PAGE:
Arizona DOC Director Admits State Economy Would “Collapse” Without Cheap Prisoner Labor
by Jo Ellen Nott
During testimony before Arizona’s Joint Legislative Budget Committee on July 14, 2022, state Department of Corrections (DOC) Director David Shinn admitted that communities in the Grand Canyon State would “collapse” without cheap labor from state prisoners.
Shinn’s comment came in answer to questions about a proposed contract for a private prison company to operate the Florence West state prison.
“There are services that this department provides to city, county, local jurisdictions, that simply can't be quantified at a rate that most jurisdictions could ever afford,” Shinn warned lawmakers, referring to prisoners who perform tasks such as maintenance for 50 cents to $1.50 per hour. “If you were to remove these folks from that equation, things would collapse in many of your counties, for your constituents.”
At the Florence West prison, the state’s new contract guidelines anticipate payment of a per diem rate for 675 prisoners, regardless of how many people are incarcerated there. As of mid-July 2022, only 457 prisoners were held in its 750 beds.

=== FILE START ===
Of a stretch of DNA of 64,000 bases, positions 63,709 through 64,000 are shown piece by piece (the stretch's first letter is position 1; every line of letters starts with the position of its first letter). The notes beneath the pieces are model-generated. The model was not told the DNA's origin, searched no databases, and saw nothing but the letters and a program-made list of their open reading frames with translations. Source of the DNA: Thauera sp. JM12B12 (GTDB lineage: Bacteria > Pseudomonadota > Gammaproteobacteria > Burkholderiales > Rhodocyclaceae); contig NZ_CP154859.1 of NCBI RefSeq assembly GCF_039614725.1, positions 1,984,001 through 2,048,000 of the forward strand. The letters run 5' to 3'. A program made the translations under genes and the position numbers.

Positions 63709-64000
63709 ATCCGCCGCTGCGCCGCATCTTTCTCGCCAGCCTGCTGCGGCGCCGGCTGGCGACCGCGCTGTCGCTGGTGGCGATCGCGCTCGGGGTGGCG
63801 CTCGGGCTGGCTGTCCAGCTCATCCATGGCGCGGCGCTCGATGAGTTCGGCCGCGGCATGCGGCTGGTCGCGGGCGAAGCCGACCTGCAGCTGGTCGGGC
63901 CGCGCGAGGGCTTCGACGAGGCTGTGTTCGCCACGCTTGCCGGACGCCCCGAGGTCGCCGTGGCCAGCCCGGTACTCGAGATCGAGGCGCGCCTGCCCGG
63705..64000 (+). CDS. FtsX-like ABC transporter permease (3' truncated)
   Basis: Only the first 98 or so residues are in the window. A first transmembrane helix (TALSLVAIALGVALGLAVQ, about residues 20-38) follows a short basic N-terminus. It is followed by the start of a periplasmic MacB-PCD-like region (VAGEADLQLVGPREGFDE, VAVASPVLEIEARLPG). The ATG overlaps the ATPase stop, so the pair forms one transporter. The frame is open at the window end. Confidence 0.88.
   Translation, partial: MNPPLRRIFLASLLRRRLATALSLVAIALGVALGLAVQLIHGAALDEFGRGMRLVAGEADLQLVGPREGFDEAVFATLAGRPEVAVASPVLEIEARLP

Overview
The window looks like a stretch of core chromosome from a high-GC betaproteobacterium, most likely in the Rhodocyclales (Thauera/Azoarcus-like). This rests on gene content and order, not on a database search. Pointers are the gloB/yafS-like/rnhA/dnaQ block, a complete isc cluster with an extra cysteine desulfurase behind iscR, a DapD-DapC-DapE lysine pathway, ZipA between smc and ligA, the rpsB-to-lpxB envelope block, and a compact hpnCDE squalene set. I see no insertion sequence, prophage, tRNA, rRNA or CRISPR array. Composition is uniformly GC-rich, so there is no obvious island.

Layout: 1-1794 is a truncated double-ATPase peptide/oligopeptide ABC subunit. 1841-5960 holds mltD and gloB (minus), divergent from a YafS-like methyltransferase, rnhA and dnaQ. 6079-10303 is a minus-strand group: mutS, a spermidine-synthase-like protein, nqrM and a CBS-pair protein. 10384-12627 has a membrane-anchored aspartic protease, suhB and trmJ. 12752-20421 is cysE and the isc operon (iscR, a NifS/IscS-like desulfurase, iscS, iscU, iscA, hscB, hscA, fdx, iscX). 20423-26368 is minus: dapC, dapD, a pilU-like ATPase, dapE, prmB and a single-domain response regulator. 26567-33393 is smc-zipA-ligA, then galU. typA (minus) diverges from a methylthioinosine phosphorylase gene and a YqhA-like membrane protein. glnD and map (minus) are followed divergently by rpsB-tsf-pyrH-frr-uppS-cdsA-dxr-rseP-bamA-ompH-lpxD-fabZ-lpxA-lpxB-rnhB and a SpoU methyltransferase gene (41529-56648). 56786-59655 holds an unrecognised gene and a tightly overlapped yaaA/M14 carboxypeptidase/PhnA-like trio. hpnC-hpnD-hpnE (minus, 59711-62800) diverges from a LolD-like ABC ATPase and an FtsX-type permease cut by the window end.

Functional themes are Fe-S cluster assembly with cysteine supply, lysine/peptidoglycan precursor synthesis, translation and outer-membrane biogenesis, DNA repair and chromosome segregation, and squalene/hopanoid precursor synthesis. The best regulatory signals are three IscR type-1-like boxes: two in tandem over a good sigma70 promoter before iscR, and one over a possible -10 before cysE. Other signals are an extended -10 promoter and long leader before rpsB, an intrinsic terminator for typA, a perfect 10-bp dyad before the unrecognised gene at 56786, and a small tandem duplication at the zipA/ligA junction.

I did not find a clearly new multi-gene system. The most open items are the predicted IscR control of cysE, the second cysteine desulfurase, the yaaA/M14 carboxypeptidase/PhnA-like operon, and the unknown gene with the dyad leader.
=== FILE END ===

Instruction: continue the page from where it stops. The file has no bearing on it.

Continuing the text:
State Rep. Kelli Butler (D-Scottsdale) asked Shinn why the state should agree to a contract that requires it to pay for so many empty beds, to the tune of $78 to $85 a day. In response Shin explained that private prison contracts usually guarantee a 90% occupancy rate to keep the contractor doing business, meaning the state almost always pays for empty beds.
Butler then asked how many beds were empty statewide, and Shinn reported a current total of more than 5,000 in Arizona’s ten public prisons and seven privately run facilities. So Butler next asked whether moving prisoners to other facilities could save taxpayer money.
But Shinn defended keeping all prisons open, saying the legislature had to do it even if it did not directly benefit DOC. He mentioned rural communities like Apache, Globe, Fort Grant, and Florence West needed the resources or services that prisons provide and that those towns would have to spend more to provide for their residents if they did not have the prisons nearby.
Butler replied that she was less concerned whether the private prison company makes a certain level of profit and more concerned about Arizona taxpayers. She asked why the state was not closing more prisons, but the committee’s Republican leadership then cut off the questioning, saying it was not germane to the hearing.
An Arizona Republic investigation revealed that Arizona lawmakers approved more contracts with private prisons after campaign contributions from prison profiteers skyrocketed from nearly zero in 2016 to nearly $35,000 four years later. DOC has not yet announced the successful bidder to operate the Florence West prison.
Source: Arizona Republic
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